What causes "rippling" of foundation?

Discussion in 'Beekeeping 101' started by LtlWilli, Oct 27, 2009.

  1. LtlWilli

    LtlWilli New Member

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    I am starting to inspect and repair my unsuccesful hives for next season...I am finding a "rippling" of the foundation in many of them. They were not exposed to afternoon sun, so I am stumped. What could it be? :confused: :confused: :confused:
    BTW---If the rolling effect is not bad, can they be reused?----Just El Cheapo wondering. :mrgreen:
     
  2. Little Man

    Little Man New Member

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    It happened to me before and yes they are reusable.
     

  3. G3farms

    G3farms New Member

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    If the bees don't mind why worry about it. Talk about wavy comb just look at some feral hives how they build their comb out.

    G3
     
  4. XLB

    XLB New Member

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    that's happened to our family before and yes it's reusable so long as it won't harm the bees or wax.

    however, theoretically it could be from heat and humidity inside the hive causing the wax to warp like wood. any way, that's just my theory about it.
     
  5. LtlWilli

    LtlWilli New Member

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    Allvof the hives were in the same general area, so XLB's theory may just be a viable one......Thanks!!!
     
  6. Mama Beek

    Mama Beek New Member

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    for some reason our queens like to hide in the rippled frames, it's almost always their favorite place so we just leave them to it.

    We have noticed that happening less in the hives that we left the screened bottoms open on and in the humid months we prop the tops with a couple of small sticks.
     
  7. LtlWilli

    LtlWilli New Member

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    Ah Ha!!!!....Maybe loose wires has a part to play in this.
     
  8. G3farms

    G3farms New Member

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    I have had the foundation slip out from behind the wedge before.

    G3
     
  9. Bitty Bee

    Bitty Bee New Member

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    We had that happen too, only when I picked up that frame the whole thing decided to fall out and the bees really did not appreciate it! fortunately it wasn't completely drawn out so it didn't hurt anything to replace it. Unfortunately it broke so we couldn't use it again.
     
  10. G3farms

    G3farms New Member

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    If they had started to draw it out you could have rubber banded it in place like a cut out, just a thought.

    G3
     
  11. Bitty Bee

    Bitty Bee New Member

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    OH! I should've thought of that! It's too late now we already melted it down with our other wax from the spring honey flow :roll:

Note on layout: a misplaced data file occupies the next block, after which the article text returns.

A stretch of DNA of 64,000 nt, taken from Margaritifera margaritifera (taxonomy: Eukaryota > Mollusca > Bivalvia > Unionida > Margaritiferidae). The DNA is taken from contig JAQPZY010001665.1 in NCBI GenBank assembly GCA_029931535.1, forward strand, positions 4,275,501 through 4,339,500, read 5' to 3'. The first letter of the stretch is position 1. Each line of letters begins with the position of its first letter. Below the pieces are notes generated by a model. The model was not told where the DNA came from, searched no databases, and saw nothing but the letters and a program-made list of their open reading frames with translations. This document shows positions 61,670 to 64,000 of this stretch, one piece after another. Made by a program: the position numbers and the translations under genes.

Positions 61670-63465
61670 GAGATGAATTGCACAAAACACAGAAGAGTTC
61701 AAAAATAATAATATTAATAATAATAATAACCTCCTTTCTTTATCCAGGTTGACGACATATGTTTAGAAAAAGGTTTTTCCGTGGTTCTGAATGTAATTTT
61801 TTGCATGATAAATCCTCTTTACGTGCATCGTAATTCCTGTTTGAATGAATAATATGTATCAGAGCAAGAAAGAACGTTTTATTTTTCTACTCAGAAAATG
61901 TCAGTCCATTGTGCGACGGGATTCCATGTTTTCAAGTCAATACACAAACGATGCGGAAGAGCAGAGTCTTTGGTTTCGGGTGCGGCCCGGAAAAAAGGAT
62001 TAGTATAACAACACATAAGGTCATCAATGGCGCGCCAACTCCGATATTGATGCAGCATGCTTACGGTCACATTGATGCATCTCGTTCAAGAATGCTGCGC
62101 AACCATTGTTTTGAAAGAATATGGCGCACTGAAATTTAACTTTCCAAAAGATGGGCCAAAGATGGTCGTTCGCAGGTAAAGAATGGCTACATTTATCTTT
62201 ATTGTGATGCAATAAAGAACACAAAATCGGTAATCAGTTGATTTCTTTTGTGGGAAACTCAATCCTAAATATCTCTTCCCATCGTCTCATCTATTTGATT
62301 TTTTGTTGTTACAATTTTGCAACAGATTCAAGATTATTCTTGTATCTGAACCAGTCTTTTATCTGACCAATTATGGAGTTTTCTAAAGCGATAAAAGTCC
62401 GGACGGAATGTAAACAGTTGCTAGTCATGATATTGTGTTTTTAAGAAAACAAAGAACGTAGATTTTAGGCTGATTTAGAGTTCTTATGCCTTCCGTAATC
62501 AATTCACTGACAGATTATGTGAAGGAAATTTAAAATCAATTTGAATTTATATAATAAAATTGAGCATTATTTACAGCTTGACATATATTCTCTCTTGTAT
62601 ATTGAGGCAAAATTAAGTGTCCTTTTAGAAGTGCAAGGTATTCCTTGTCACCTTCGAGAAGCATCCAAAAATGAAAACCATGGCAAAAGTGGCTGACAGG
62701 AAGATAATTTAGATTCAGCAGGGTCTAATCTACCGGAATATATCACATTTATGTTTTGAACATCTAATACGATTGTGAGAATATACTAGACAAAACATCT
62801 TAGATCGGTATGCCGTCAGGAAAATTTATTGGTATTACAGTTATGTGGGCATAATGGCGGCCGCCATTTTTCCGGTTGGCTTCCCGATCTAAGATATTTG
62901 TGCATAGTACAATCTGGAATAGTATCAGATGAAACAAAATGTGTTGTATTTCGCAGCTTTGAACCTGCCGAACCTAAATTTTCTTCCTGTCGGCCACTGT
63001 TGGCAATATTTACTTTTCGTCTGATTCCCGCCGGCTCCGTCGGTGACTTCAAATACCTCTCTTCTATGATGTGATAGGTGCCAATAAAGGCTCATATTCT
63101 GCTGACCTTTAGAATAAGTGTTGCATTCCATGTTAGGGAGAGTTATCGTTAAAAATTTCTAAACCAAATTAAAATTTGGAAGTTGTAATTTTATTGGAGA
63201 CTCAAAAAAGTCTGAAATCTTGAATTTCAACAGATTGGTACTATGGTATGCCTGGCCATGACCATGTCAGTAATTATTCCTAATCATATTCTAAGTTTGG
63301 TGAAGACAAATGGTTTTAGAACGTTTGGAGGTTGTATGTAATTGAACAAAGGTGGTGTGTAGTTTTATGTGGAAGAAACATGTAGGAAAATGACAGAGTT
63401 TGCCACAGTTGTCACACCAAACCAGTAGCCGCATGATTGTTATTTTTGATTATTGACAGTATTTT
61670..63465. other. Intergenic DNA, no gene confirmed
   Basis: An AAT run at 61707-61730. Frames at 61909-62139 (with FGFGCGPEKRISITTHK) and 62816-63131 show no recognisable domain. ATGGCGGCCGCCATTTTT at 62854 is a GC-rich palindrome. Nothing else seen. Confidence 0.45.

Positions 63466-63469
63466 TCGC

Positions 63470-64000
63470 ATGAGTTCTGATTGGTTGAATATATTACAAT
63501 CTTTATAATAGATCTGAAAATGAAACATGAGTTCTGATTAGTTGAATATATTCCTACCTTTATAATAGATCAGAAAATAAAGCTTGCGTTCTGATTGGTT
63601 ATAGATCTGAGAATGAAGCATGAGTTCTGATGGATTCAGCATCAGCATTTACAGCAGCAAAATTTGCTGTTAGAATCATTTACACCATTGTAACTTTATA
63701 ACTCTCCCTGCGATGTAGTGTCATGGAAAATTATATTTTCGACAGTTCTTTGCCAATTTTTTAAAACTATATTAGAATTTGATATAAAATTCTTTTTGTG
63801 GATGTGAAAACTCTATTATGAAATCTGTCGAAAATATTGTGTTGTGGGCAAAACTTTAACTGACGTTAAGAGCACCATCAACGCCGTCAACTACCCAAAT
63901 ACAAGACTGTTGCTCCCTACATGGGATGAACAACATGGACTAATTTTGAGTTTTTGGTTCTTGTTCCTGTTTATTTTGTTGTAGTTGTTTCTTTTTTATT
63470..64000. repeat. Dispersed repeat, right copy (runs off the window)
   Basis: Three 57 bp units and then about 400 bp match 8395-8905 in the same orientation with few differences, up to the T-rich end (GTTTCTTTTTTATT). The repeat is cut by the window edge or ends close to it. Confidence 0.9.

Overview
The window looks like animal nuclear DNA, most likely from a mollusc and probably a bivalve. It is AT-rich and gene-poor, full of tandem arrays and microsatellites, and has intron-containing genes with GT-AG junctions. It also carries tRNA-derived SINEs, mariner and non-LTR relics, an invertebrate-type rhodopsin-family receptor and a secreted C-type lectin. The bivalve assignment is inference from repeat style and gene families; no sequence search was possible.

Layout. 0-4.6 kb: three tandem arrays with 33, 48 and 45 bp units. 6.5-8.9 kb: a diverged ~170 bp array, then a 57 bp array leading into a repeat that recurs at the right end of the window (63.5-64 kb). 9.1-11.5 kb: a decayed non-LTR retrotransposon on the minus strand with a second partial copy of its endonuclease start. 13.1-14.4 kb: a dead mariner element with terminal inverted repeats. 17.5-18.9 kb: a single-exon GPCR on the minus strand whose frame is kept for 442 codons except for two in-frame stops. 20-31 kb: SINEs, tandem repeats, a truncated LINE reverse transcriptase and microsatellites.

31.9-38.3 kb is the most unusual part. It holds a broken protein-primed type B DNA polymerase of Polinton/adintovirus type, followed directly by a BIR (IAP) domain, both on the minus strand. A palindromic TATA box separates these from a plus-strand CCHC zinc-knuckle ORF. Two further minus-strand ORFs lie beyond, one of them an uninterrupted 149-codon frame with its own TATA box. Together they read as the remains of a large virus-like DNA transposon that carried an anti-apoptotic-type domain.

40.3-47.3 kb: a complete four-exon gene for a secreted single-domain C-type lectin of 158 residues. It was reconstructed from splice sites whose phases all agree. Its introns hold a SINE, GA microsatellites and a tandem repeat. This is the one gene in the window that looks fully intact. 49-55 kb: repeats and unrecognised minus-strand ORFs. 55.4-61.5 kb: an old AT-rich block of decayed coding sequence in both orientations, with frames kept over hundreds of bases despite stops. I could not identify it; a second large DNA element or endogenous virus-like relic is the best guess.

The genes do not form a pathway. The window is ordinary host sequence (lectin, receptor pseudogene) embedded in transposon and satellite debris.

12. tecumseh

    tecumseh New Member

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    I am not absolutely sure I understand exactly what (in which direction) rippling might occur... but I will add this tidbit for everyone's consideration.

    in a feral hive of european origin the bottom edge of each sheet will display a slight wavey shape. in hive of african origin the bottom edge of the comb will be almost perfectly straight.
     
  13. LtlWilli

    LtlWilli New Member

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    Now,this is what makes this site stand out.....You won't read THAT in just any bee book. Thanks Tecumseh. I was hoping you'd notice the post.
    LtlWilli
     
  14. Mama Beek

    Mama Beek New Member

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    that is great information! Thanks for mentioning it.
     
  15. G3farms

    G3farms New Member

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    Never had heard that, good info. thanks.

    G3
     
  16. tecumseh

    tecumseh New Member

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    ltlwillie writes:
    Now,this is what makes this site stand out.....You won't read THAT in just any bee book.

    tecumseh:
    thank ya' willie, but of course you could have read it in a particular bee book which is what I did.... which I guess??? would be Winston's The Bioliogy of the Honeybee.... maybe??? I think almost anyone who was exposed to european bees in their feral state or like myself anyone who removed any number of bees from residence and commerical space would pretty quickly notice that when you allow the girls to do as they 'naturally do' the bottom edge of the comb will invariable have a very noticable wavy shape*. Even though I am along the edge of the African bee's expansion area I have little to no experience with them dark girls... so that part of my prior comments most definitely comes via Mr Winston's book.

    *in regards to european bees I have always wondered why in the construction of natural comb why the girls will suddenly turn a comb at an almost perfect right angle. I would GUESS that these consideration have something to do with the structural integrity of the comb. since the african bees is reported to accumulates small honey reserves, chooses a smaller nest site and maintains smaller numbers structural requirements should be less. totally guessing for sure.